“It rained a few times each day – violently, as if someone were tipping a huge bowl of water out of the sky.”

“In all honesty, however, Sachi had never really liked her son. Of course she loved him – he was the important person in the world to her – but as an individual human being, she had trouble liking him, which was a realisation that it took her a very long time to reach.”

“There are only three ways to get along with a girl: one, shut  up and listen to what she has to say; two, tell her you like what she’s wearing; and three, treat her to really good food. Easy, eh? If you do all that and still don’t get the results you want, better give up.”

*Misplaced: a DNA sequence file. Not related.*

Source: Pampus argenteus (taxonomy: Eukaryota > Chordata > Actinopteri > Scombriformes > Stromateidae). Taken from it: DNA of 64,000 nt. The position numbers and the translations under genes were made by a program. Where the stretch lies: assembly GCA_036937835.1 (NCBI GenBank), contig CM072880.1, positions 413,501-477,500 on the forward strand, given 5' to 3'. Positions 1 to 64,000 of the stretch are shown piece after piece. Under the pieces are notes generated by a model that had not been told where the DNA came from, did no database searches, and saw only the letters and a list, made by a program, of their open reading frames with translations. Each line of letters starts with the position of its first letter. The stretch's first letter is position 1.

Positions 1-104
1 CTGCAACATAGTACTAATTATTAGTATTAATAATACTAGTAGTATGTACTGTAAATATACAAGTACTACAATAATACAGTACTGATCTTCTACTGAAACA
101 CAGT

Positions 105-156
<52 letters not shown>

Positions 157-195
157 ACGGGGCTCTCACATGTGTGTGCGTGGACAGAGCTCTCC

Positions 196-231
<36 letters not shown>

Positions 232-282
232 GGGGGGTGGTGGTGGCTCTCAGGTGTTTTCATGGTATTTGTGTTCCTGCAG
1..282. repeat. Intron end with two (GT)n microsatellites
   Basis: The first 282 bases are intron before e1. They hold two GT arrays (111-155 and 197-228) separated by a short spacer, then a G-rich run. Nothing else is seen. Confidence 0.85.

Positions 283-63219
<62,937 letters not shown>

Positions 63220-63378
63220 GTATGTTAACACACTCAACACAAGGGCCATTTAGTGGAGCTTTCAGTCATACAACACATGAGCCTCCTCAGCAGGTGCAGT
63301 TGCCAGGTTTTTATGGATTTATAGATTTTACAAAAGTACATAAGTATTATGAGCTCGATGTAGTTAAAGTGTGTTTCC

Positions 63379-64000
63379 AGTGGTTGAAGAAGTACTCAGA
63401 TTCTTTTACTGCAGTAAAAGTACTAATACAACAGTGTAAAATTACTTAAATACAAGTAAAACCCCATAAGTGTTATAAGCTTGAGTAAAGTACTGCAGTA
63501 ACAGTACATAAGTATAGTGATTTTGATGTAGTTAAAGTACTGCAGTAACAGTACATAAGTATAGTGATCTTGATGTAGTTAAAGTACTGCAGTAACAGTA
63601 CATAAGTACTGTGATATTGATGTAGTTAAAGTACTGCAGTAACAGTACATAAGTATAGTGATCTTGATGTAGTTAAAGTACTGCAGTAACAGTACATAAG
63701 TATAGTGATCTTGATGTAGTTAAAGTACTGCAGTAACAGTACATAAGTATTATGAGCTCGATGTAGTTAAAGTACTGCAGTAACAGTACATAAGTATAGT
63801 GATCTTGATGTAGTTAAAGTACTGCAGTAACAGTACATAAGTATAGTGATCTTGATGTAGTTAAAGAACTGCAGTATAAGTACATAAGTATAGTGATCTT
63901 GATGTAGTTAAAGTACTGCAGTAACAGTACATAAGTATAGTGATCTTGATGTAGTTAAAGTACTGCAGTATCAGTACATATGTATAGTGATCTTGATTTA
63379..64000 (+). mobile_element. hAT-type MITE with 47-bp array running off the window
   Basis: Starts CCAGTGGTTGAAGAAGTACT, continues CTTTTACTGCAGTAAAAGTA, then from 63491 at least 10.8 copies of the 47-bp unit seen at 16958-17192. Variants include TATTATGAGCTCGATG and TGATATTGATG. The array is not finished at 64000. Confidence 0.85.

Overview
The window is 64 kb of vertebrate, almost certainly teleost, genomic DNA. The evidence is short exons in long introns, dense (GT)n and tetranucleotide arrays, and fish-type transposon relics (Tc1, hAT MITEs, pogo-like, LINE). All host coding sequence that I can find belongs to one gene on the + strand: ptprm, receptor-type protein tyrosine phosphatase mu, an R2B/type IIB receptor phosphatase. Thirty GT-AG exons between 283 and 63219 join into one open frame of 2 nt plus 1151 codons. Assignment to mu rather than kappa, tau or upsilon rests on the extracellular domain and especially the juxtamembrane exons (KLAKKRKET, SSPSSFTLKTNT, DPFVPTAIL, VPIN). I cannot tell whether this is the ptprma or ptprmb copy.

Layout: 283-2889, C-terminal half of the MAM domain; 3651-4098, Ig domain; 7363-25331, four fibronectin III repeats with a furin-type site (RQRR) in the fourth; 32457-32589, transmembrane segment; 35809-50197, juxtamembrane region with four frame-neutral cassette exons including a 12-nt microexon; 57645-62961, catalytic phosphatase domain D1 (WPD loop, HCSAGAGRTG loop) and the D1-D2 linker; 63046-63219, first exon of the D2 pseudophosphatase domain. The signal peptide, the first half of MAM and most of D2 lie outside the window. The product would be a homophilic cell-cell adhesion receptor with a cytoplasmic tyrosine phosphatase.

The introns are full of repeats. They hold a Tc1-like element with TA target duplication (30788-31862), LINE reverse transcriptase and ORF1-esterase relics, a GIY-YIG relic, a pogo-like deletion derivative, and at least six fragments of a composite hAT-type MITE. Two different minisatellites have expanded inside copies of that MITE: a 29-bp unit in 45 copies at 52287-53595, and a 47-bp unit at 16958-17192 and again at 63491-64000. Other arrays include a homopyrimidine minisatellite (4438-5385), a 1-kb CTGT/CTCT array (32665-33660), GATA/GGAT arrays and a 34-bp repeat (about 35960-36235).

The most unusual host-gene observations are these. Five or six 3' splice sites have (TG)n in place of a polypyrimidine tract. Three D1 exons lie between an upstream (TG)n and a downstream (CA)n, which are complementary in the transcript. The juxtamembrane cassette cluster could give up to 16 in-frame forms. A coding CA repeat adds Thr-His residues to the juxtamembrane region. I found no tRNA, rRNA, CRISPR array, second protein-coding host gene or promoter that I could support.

“She brushed off an imaginary, metaphysical piece of lint on her skirt, just above the knee.”

“Writers don’t have any talents to offer. A pianist could play you a tune. A painter could draw you a sketch. A magician could perform a trick or two. There’s not much a writer can do.” / “Oh, I don’t know, maybe I can just enjoy your artistic aura or something.”

“What a writer is supposed to do is observe and observe and observe again, and put off making judgements to the last possible moment.”

“A life without a name , she felt, was like a dream you never wake up from.”

“”It’s what I do. I’m a monkey who takes people’s names,” the monkey answered.””

“Pretty outrageous thing for a monkey to say,” Sakurada said, shaking his head. “Chief, I can’t stand it any more. Let’s beat the $hit out of him!”